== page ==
• If the points cluster in a band running from lower left to upper right, there is a
   positive correlation (if x increases, y increases).
 • If the points cluster in a band from upper left to lower right, there is a negative
   correlation (if x increases, y decreases).
Scatter Plot

   Scatter Plot
Draw a scatter plot for the below given data:

  Height     Weight
 (inches)     (lbs.)

    67         155

    72         220

    77         240

    74         195

    69         175
Run Charts
A run chart is a line graph of data plotted over time. By collecting and charting data over
time, you can find trends or patterns in the process
Run Charts
Draw a run chart for a pizza oven whose temperature is measured after every hour to see
whether the required temperature is maintained or otherwise

           Noted Temp.
                                                    Temperature Monitoring
1200 Hrs      280        350
1300 Hrs      285        300          285           285           275                         280                  290
1400 Hrs      270        250    280          270           280                         285           275
1500 Hrs      285                                                        220
1600 Hrs      280
                         150                                                                                             Temp
1700 Hrs      275
1800 Hrs      220        100

1900 Hrs      275         50
2000 Hrs      285          0
2100 Hrs      280
2200 Hrs      275
2300 Hrs      290
 Types of Data
• There are different types of data which are required to be
  differentiated based upon the type of tool to be used:

    Attribute Data (whole numbers)
    Variable Data (measurements points)

It is important to know what type of data you will collect so you can
determine what type of control chart to construct. Different charts
will give different information.
 Attribute Data
• These types of data are often referred to as discrete data. There
  are two kinds of attributes data:

    Yes/No Data
    Counting Data

• Mail delivery was on time or not?
• Is the submitted invoice correct or not
• Is process under control or otherwise?

• Number of defects in product
• Number or items shipped incorrectly
• Number of accidents per month
 Continuous Data
• These types of data are often referred to as variable data and the
  observation can be measured to any decimal place you want if
  your measurement system allows it.

• Some examples of variables data are sales in dollars, amount of
  time to make a delivery, height, weight, and costs etc.
Statistical Concepts
Arithmetic Mean (X)
the average of data

the middle value when the figures are arranged according to size
For example, for the data 10, 13, 15, 20, 27, 34, 37, the median is 20. In case
of even number of data, the median is the average of central two values

the value which occurs most often in data
For example, for a data series 12, 14, 18, 18, 22, 22, 22, 25, 30, 30, the mode
is 22

The difference between maximum and minimum values in data

The square root of standard deviation, i.e., variance s = sqrt of s
        or s² = s
Statistical Concepts
Standard Deviation

                                   (                )
Square of variance; formula is:
                       xi - x
              s     =√ n
      X =         mean of values of distribution
       n =        No. of values used to calculate standard deviation
       xi =       value of x for each item in distribution
Standard Deviation
• Shows amount of variation or "dispersion" from the average
  (mean, or expected value).
• A low standard deviation indicates that the data points tend to be
  very close to the mean, whereas:
• High standard deviation indicates that the data points are spread
  out over a large range of values.
 Control Charts
• Control charts present the results of a process over time
• They are used to determine if the process is under control
• Can be used to monitor:

   Cost and Schedule variances
   Errors in process
Control Chart- a typical illustartion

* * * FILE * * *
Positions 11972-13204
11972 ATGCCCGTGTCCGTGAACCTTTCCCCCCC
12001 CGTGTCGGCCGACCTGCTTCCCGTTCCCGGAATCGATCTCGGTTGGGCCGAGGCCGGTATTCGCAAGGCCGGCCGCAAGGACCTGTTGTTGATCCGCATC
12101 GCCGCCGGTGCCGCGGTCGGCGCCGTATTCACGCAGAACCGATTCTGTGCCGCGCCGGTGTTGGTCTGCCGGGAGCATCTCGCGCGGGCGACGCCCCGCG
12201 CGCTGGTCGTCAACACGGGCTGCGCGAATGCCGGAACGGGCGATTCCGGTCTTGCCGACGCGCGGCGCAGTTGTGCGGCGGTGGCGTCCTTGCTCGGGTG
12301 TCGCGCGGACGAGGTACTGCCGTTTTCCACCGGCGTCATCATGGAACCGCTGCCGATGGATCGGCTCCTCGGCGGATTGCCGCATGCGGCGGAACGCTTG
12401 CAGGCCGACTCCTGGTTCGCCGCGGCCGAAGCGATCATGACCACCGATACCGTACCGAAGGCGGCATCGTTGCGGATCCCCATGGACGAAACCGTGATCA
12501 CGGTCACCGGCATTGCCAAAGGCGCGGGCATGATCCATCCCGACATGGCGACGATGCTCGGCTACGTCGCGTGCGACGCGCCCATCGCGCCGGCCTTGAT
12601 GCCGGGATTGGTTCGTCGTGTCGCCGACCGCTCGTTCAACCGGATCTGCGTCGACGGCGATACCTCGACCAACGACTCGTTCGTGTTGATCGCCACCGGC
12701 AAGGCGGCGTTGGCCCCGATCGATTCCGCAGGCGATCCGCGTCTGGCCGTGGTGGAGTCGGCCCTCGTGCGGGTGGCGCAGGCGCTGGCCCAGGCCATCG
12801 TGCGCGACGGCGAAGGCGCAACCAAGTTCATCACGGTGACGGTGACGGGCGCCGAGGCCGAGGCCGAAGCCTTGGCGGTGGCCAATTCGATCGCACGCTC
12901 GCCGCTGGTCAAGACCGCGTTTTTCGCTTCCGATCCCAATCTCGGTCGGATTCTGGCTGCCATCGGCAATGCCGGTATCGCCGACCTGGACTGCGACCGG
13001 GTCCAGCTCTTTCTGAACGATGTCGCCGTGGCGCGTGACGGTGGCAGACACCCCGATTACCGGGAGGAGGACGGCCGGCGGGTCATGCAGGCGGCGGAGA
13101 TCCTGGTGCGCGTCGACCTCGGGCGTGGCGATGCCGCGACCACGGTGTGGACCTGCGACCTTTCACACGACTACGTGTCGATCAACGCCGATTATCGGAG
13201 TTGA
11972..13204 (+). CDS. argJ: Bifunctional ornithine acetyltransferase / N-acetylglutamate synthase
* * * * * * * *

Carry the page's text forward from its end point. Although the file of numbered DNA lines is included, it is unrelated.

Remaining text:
Out of Control Process
Out of Control Process
The Rule of Seven in Control Charts
Out of Control Process – Rule of Seven
• A histogram is a type of bar graph for showing frequency distribution, or how often
  individual data points occur across the range of the data from low to high.

• It represents frequency distribution by means of rectangles whose widths represent
  class intervals and whose areas are proportional to the corresponding frequencies
How to draw a histogram
• SELECT the measures to be examined. For example, you need to study things like time,
  weight, dimensions and speed etc.

• COLLECT the data (use a check sheet)

• PREPARE the frequency table in a sequential form

• DESIGN the histogram (class interval and class width finalization)

• DRAW the histogram in a graphical display (using bar graph)

• INTERPRET the data and draw your observations
Example - Evaluating contract finalization time periods
                                    Contracts Processing Time
  Days    Contracts   Days   Contracts Days Contracts Days         Contracts   Days   Contracts
   16        1         26       0         36         1        46      0         56       0
   17        0         27       0         37         0        47      0         57       0
   18        0         28       1         38         2        48      2         58       1
   19        0         29       0         39         0        49      0         59       0
   20        1         30       1         40         4        50      0         60       0
   21        0         31       0         41         0        51      1         61       0
   22        0         32       2         42         2        52      0         62       0
   23        0         33       0         43         0        53      0         63       0
   24        1         34       1         44         0        54      3         64       0
   25        0         35       0         45         0        55      0         65       1

 Range:               65-16 = 49

 Class Interval:      5

 Class Interval:      49/5 = 9.2 (10)
Example - Evaluating contract finalization time periods
 Range:            65-16 = 49

 Class Interval:   5

 Class Width:      49/5 = 9.2 (10)
Interpretation of Histogram
Interpretation of Histogram
Statistical Process Control (SPC)
To achieve the best results, start by (1) drawing up a process
map, so you understand the process flow. Next, (2) analyze the
process flows for the primary causes of problems and develop
your cause-effect diagram. Then, (3) collect data using check
sheets and (4) plot your data using a Pareto chart and/or (5)
a histogram. Next, (6) determine the relationship of various
variables in your cause-effect chain using a scatter chart. Once
you have solved your problem, (7) use a control chart to ensure
that the process is staying within process control limits —
demonstrate process control.

Shared By:
Description: Project Quality Management Lecture, Audit, inspection, QA, QC, Assurance, Control, Quality control